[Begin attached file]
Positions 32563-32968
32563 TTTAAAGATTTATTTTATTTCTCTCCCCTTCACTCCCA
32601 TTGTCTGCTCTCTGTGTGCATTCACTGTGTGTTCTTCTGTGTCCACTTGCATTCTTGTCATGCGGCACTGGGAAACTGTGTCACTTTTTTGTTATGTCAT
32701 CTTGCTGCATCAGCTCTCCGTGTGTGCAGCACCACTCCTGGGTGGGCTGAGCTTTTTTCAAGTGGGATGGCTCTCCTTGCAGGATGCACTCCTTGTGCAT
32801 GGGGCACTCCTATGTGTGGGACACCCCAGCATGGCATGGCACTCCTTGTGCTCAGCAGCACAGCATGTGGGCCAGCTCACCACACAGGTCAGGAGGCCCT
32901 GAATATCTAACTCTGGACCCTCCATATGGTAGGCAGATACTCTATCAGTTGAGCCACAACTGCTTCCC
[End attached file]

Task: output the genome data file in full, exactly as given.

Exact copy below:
Positions 32563-32968
32563 TTTAAAGATTTATTTTATTTCTCTCCCCTTCACTCCCA
32601 TTGTCTGCTCTCTGTGTGCATTCACTGTGTGTTCTTCTGTGTCCACTTGCATTCTTGTCATGCGGCACTGGGAAACTGTGTCACTTTTTTGTTATGTCAT
32701 CTTGCTGCATCAGCTCTCCGTGTGTGCAGCACCACTCCTGGGTGGGCTGAGCTTTTTTCAAGTGGGATGGCTCTCCTTGCAGGATGCACTCCTTGTGCAT
32801 GGGGCACTCCTATGTGTGGGACACCCCAGCATGGCATGGCACTCCTTGTGCTCAGCAGCACAGCATGTGGGCCAGCTCACCACACAGGTCAGGAGGCCCT
32901 GAATATCTAACTCTGGACCCTCCATATGGTAGGCAGATACTCTATCAGTTGAGCCACAACTGCTTCCC